In the years that followed their graduation from the Carlson School, alums Miguel Danielson and Greg Tehven were grooming careers in big cities – Danielson in Boston, Tehven in Minneapolis. But after connecting at a conference in 2011, the Fargo natives formed a partnership and returned home with a plan to elevate the entrepreneurial community in their beloved hometown. And if the initial success of their recent efforts is any indication, Fargo is well on its way to achieving the national acclaim it deserves.
As the fourth fastest-growing metro area and second best small place for business and careers in the United States, Fargo has enjoyed an influx of creative talent in recent years. To propel this growth, Danielson and Tehven helped to found Emerging Prairie: an organization that creates platforms for entrepreneurs to grow and share.
“We’re trying to encourage people in our community to take risks,” says Tehven. “We want to show everyone that you don’t have to live on the coasts to be creative. You don’t have to live in a big city to be an entrepreneur; you can be creative right here at home.”
Building platforms for entrepreneurs
In addition to hosting events and maintaining communication channels among the entrepreneurial community, Emerging Prairie is developing new ways to help Fargo residents grow their ideas.
This July, Danielson and Emerging Prairie launched the Fargo Startup House: a state-of-the-art living space that will house six world-classentrepreneurs. Seasoned mentors will coach the first group of residents through developing technology-based ideas into highly disruptive ventures. The entrepreneurs will live and work in the space round the clock, for free.
Later this year, CoCo will open a collaborative working space for entrepreneurs to build new businesses, in partnership with Emerging Prairie. CoCo offers flexible workspaces and meeting rooms for independent groups to gather and work. Centered in the heart of downtown Fargo, the new location will be the first CoCo space to emerge outside Minneapolis and St. Paul. According to CoCo co-founder Kyle Coolbroth, the move results from the “extraordinary level of enthusiasm and commitment in this city.”
Finally, alongside fellow founders of Emerging Prairie, Danielson and Tehven are developing an angel fund to provide seed capital for local entrepreneurs in need of financial support.
Carlson School alums join the cause
Tehven believes the work of each and every entrepreneur brings the town he loves closer to the community he envisions.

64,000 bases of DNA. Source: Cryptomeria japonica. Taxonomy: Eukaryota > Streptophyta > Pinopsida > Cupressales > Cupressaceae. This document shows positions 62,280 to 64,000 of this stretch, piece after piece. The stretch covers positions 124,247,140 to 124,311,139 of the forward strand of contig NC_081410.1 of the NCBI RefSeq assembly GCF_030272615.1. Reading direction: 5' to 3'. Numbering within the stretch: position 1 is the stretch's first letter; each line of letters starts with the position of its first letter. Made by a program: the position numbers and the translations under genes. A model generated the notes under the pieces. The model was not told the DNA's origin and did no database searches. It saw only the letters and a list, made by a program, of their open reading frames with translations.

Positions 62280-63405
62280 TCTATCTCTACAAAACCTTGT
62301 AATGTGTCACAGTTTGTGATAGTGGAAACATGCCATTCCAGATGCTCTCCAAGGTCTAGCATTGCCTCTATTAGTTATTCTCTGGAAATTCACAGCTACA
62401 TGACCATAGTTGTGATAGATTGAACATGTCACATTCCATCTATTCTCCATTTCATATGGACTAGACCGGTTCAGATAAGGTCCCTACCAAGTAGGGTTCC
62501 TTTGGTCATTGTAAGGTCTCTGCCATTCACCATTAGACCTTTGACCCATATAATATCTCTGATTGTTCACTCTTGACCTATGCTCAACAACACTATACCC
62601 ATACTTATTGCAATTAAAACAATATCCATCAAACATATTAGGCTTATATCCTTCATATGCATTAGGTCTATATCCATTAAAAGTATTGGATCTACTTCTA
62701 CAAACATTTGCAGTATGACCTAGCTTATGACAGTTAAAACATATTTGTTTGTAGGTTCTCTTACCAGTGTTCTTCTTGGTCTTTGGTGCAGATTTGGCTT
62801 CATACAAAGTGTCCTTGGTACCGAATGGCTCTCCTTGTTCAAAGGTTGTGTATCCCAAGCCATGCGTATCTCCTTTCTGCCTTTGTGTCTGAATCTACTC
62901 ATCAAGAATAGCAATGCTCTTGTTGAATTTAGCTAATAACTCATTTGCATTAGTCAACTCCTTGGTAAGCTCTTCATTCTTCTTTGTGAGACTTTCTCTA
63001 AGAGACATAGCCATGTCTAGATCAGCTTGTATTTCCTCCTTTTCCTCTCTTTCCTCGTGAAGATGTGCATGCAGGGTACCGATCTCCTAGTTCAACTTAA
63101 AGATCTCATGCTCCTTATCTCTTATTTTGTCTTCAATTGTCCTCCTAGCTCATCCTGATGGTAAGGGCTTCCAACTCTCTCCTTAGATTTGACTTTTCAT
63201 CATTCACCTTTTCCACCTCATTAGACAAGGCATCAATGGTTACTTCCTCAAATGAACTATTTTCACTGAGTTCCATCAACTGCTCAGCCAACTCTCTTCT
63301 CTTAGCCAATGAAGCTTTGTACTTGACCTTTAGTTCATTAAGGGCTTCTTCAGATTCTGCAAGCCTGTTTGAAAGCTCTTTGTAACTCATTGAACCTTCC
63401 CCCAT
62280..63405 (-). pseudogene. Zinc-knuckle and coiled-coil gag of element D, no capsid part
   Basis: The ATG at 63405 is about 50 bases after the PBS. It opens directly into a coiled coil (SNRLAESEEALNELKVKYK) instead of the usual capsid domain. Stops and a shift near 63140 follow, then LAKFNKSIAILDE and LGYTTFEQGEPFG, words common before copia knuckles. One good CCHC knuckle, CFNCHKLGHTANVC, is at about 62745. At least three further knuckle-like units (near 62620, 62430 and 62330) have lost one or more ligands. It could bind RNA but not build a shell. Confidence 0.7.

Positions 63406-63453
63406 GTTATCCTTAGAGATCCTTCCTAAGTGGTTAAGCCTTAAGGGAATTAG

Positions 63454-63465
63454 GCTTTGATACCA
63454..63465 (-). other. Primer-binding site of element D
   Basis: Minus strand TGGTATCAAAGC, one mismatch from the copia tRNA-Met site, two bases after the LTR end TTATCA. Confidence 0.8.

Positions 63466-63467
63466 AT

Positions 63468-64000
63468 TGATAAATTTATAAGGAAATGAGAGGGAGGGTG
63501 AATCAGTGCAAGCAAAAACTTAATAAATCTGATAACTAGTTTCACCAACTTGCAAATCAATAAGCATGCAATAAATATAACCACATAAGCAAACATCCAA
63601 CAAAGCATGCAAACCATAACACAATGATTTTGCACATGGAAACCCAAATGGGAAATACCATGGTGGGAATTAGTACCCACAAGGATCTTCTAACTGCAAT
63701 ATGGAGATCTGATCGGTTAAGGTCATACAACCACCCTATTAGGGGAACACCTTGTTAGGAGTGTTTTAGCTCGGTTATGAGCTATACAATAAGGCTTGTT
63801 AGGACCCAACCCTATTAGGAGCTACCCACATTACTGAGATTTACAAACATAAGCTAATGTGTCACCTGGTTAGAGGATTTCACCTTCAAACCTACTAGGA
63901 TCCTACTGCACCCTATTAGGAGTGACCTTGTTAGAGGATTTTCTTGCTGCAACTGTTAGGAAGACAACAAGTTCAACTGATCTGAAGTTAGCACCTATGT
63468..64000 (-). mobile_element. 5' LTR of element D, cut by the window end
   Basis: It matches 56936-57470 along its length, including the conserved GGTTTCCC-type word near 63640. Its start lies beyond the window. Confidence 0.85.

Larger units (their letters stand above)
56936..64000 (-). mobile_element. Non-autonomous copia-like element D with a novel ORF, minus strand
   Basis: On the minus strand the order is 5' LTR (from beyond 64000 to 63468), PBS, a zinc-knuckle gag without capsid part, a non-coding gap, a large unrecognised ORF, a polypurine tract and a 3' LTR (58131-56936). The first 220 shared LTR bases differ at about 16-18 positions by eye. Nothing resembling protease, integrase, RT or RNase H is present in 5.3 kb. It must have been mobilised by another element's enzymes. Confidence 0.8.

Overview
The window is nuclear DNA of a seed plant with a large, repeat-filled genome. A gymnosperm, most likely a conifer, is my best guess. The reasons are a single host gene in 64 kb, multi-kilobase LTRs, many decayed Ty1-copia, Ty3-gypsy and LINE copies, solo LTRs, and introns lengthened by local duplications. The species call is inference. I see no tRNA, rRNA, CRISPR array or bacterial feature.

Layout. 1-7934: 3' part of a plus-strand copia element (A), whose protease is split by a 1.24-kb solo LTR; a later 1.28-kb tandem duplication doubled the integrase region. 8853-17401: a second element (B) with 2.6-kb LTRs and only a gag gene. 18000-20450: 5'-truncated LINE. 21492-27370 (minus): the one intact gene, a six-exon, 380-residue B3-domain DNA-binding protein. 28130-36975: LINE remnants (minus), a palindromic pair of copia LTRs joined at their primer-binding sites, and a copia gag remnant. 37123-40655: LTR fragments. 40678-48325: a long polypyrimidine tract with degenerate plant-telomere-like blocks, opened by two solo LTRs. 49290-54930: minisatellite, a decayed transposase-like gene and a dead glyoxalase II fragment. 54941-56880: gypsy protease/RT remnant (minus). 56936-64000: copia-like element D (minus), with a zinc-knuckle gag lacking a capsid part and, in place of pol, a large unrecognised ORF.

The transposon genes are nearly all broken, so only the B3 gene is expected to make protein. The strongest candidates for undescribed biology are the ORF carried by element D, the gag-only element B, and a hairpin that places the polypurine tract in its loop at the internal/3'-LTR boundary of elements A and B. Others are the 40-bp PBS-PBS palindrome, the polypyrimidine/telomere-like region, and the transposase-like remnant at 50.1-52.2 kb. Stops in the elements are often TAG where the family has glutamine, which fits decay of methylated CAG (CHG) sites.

“Fargo is benefiting from a bunch of amazing young people who choose to go to the University of Minnesota, and then they’re returning to Fargo to do amazing things,” he says.
Among the entrepreneurs developing big ideas in Fargo are three recent graduates from the Carlson School.
Jon Melgaard, ’14 BSB, is organizing TEDxYouth Fargo, a conference that invites young people to take part in a day of talks and workshops to share what inspires them. The speakers include an Olympic diver, a former finalist on American Idol, and a video game addiction expert.
“We have a great line-up of speakers and it should be a really enthusiastic and positive thing for Fargo,” says Melgaard.
By combining community and art, two alumni are brightening the streets of Fargo. Simone Wai, ‘13 BSB, and Jenn Lambert, ‘12 BSB, have created Alley Fair: a series of community events that bring music, festivities, and art to local alleyways.
“The event and organization has a greater goal: to design an environment that encourages guests to rethink urban landscapes,” says Wai. “With each event, we try to further push the boundaries of what our visitors believe is possible with space and design.”
Alley Fair will host its next event on Sept. 20, to include street performers, an artist market, food trucks, and concerts.
The Fargo of the future
Emerging Prairie will continue its mission to put Fargo on the entrepreneurial map: the organization plans to create a mobile university, continue mobilizing the community, and more.
“We have momentum and things are getting off the ground really quickly,” says Tehven. “We’re in the early days of something I think is very special.”